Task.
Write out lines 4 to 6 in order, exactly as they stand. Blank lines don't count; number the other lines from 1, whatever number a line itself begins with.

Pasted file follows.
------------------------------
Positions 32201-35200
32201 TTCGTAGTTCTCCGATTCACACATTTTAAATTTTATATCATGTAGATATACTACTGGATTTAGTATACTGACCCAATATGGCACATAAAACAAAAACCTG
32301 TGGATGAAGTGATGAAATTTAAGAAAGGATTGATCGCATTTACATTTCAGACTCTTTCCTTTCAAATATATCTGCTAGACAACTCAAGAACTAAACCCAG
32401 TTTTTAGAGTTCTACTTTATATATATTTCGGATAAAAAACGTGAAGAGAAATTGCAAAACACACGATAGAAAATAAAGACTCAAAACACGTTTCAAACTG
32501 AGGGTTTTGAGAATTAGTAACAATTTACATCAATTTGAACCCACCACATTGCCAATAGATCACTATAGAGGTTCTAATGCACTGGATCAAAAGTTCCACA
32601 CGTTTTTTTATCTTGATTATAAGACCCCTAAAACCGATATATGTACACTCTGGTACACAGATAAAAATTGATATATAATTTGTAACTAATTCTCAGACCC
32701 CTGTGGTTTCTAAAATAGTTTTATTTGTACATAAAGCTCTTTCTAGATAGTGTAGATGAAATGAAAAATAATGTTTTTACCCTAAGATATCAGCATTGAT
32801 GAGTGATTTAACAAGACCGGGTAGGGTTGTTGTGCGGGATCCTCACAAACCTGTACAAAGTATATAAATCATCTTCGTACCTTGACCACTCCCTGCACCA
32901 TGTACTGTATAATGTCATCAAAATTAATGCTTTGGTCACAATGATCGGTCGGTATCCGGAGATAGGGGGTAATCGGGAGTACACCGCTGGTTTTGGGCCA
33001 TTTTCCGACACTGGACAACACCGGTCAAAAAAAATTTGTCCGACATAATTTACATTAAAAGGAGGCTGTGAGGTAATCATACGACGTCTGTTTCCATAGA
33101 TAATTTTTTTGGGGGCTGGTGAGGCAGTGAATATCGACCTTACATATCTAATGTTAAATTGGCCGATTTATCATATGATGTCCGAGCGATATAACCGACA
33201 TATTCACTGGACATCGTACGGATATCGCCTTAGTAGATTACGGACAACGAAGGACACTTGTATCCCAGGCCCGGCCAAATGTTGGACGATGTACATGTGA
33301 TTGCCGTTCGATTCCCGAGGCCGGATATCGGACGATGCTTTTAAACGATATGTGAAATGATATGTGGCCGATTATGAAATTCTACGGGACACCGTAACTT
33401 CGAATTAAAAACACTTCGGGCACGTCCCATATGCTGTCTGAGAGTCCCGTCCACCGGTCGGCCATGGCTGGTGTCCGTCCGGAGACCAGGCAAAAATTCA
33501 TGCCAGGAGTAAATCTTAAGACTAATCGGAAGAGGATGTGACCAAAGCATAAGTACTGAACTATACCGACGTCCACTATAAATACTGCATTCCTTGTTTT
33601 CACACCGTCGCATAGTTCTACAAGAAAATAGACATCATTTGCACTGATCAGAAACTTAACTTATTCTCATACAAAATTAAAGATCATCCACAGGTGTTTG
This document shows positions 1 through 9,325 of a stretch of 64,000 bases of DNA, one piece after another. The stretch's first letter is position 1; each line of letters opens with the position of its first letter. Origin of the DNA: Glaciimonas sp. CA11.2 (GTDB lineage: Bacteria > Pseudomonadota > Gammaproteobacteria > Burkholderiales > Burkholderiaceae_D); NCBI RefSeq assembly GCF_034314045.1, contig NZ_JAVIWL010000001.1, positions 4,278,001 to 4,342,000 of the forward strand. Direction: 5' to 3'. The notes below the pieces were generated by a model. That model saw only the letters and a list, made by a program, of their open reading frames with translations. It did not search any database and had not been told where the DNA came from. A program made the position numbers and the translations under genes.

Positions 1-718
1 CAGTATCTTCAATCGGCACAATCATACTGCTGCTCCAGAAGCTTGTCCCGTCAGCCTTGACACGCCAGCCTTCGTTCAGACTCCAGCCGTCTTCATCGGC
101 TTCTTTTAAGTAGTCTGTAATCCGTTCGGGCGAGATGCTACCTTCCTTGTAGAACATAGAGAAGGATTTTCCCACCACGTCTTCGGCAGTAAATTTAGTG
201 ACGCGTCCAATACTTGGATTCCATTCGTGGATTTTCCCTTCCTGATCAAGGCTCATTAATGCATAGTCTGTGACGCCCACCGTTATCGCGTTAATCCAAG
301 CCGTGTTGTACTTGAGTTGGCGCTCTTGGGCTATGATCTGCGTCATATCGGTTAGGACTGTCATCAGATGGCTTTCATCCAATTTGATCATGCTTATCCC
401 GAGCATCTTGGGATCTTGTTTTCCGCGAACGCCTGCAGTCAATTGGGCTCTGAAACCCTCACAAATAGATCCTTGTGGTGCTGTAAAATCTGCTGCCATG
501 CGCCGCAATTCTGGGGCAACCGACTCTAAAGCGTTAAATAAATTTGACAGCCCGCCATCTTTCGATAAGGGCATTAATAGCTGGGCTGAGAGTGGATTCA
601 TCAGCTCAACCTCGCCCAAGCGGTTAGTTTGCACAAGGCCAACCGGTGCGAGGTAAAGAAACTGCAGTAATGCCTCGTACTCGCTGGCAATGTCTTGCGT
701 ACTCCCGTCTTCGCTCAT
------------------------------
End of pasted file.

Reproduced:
32401 TTTTTAGAGTTCTACTTTATATATATTTCGGATAAAAAACGTGAAGAGAAATTGCAAAACACACGATAGAAAATAAAGACTCAAAACACGTTTCAAACTG
32501 AGGGTTTTGAGAATTAGTAACAATTTACATCAATTTGAACCCACCACATTGCCAATAGATCACTATAGAGGTTCTAATGCACTGGATCAAAAGTTCCACA
32601 CGTTTTTTTATCTTGATTATAAGACCCCTAAAACCGATATATGTACACTCTGGTACACAGATAAAAATTGATATATAATTTGTAACTAATTCTCAGACCC